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HistoryWhy District Park Aerodrome vanishedMike Scanlon

Short runway a parking hazard An American DC-3 crash into a Broadmeadow storm water drain was the old airfield’s most famous accident. Photo: Bill Hitchcock
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This Havoc/Boston bomber came to a sudden, almost vertical stop, sliding along the old Broadmeadow airfield in 1943. Photo: Bill Hitchcock

The battered DC-3 nose artwork ‘mascot’ showing a near nude girl. Photo: Bill Hitchcock

TweetFacebookWeekender back in early November.

At the time, print space on this page did not allow any pictorial reminders of how potentially dangerous, especially with large aircraft, the Broadmeadow Aerodrome had become. So, following the popularity of the original article, I’ve tried today to illustrate why some incidents still remain so vivid in the minds of many people with the help of some historic photographs, courtesy of Bill Hitchcock.

As Hitchcock said at the time: “Broadmeadow field wasn’t originally built to cope with long military aircraft. It had a short runway. You’d drop down very quickly to land. When it was built in the biplane era, around 1928-30, it was suitable for the smaller aircraft then in existence, like Tiger Moths, but not later on.”

The operators of the Broadmeadow Aerodrome were the Royal Newcastle Aero Club (RNAC). They then relocated to an airfield at Rutherford, on the edge of Maitland, where they remain to the present day.

Hitchcock said that during WWII many kinds of outside aircraft, from Spitfires to Walruses to a lost Catalina amphibian, which had strayed from its wartime air base at Rathmines, used the suburban airfield

According to Hitchcock, a member of the RNAC for 62 years, the best remembered air crash at Broadmeadow field was probably an American Dakota DC-3.

It finally parked itself rather awkwardly in the wide storm water channel bordering the field.

Aviation records place the incident as happening on August 10, 1944. The Douglas C-47, spread-eagled in the drain, was quickly reported as damaged beyond repair.

Hitchcock remembered hearing the Dakota had troops on board when it overshot the field, but there were apparently no casualties.

And censorship reared its head in the aftermath of the crash of the American Dakota.

“On the front of the DC-3 there was some popular wartime nose art. It was artwork of a bare-breasted girl lying down. With all the sightseers gawking around the wrecked aeroplane and this ‘lewd’ sight greeting them, a policeman ordered a bikini be painted on the girl in case someone was offended,” Hitchcock said with a chuckle.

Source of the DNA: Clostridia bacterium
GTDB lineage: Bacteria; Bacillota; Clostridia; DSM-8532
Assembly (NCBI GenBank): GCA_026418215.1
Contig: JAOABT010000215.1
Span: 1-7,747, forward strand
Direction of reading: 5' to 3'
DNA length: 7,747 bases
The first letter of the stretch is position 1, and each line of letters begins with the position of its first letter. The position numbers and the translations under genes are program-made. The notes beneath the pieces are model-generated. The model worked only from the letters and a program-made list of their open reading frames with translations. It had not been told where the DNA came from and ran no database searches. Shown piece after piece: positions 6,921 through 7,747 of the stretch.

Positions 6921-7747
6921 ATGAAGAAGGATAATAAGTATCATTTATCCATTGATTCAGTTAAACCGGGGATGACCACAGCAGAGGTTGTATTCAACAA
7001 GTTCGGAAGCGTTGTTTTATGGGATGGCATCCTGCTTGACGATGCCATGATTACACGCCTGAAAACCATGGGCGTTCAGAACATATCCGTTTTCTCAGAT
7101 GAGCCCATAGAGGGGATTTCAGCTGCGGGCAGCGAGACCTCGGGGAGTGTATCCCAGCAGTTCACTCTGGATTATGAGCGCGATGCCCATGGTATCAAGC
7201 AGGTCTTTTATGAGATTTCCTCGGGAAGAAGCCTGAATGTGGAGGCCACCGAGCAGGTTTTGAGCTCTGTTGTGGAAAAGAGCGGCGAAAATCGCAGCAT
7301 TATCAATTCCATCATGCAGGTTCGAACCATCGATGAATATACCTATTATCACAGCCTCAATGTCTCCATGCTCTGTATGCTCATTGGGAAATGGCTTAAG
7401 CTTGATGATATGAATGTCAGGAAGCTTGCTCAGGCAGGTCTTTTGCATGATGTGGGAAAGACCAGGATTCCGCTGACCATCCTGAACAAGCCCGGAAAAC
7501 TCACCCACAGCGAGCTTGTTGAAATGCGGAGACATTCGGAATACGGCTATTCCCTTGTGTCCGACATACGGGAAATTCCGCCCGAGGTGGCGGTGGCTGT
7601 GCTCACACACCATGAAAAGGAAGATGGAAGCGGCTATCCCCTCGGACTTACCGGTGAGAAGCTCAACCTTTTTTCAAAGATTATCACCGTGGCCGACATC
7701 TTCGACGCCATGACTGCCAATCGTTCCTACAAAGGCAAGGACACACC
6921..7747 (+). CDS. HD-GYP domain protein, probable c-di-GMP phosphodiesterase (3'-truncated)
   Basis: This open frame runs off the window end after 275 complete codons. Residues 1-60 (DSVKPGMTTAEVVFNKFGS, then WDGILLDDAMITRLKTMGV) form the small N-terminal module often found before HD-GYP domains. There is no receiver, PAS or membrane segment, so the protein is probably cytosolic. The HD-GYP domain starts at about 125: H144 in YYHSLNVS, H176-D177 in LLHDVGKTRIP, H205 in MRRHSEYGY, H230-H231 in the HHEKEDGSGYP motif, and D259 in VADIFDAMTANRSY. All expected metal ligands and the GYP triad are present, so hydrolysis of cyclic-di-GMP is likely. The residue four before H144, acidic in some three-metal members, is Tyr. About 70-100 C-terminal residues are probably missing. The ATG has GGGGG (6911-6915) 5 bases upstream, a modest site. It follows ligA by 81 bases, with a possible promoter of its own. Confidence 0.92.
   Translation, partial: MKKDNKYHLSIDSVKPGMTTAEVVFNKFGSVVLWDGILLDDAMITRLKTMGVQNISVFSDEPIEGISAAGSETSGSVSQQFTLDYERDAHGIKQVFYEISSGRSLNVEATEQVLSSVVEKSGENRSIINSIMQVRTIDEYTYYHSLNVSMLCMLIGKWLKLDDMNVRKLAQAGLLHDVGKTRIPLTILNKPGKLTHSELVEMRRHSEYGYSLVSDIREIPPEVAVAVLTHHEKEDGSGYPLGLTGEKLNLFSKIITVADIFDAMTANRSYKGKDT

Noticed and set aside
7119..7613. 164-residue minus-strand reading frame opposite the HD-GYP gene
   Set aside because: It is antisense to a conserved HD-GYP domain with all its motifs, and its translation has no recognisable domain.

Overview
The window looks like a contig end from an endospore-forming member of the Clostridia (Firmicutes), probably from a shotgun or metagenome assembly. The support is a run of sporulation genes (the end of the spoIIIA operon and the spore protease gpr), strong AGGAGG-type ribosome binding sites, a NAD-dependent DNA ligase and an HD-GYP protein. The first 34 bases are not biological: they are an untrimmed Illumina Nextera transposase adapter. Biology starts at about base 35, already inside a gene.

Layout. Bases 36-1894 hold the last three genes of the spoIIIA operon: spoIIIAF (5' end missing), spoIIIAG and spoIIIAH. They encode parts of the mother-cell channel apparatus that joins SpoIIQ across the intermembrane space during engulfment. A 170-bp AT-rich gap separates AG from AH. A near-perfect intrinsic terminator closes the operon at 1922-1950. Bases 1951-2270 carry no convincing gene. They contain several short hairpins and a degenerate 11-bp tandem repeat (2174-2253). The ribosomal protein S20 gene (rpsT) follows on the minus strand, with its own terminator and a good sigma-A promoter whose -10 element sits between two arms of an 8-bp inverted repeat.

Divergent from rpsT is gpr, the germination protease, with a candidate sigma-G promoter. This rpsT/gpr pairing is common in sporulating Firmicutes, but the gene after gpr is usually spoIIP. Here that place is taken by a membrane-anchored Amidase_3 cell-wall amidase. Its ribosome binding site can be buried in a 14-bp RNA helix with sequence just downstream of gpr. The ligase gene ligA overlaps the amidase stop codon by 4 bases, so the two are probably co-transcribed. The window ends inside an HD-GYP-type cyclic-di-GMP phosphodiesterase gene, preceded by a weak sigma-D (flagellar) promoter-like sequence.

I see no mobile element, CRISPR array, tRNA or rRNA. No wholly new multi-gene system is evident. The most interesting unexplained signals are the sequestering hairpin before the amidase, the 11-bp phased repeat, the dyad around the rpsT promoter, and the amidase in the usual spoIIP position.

He also believed there were also two more crashes in the storm water drain. One involved a RAAF Boomerang, which possibly crashed during take-off, and the other was an RAAF Wirraway aircraft.

Other accidents included an A-20 Havoc (also known as a Boston light bomber) wiping out its undercarriage to slide onto a nearby road in 1943 while a disabled Beaufort bomber crashed across Lambton Rd during an emergency landing.”

A De Havilland Hornet Moth biplane once also damaged its undercarriage on landing at Broadmeadow and a Stinson aircraft once also landed on railway tracks near the former Goninans plant nearby.

If the name Bill Hitchcock might sound familiar, it may be because he’s a life member of Royal Newcastle Aero Club. He saw many of the wartime Broadmeadow aircraft while a student at Central School, now the Hunter School of Performing Arts at Broadmeadow, opposite the former airfield site, now behind the McDonald’s restaurant.

He first flew a Tiger Moth aircraft solo in 1955, then served of the aero club board for 32 years, 12 as its vice president. Hitchock also pioneered tours to the Oshkosh Air Show in America from 1974, leading it for 15 years.

The former coalminer was also instrumental in helping organise 13 Great Tiger Moth Races in the Hunter and once received an Aero Club’s medal for outstanding contribution to the aero club movement.

Never one to rest on his laurels, the indefatigable Hitchcock with his wife Valerie are the driving force behind Club 71, Newcastle’s original dinner theatre experience. Now in its 46th year and 135 productions later, their proud boast is that they have never repeated a production! They once used to spend 33 weeks a year involved with the theatre shows.

Not a bad record for someone who recently turned 88 and is still pouring avidly over the 14 aviation magazines he buys regularly.

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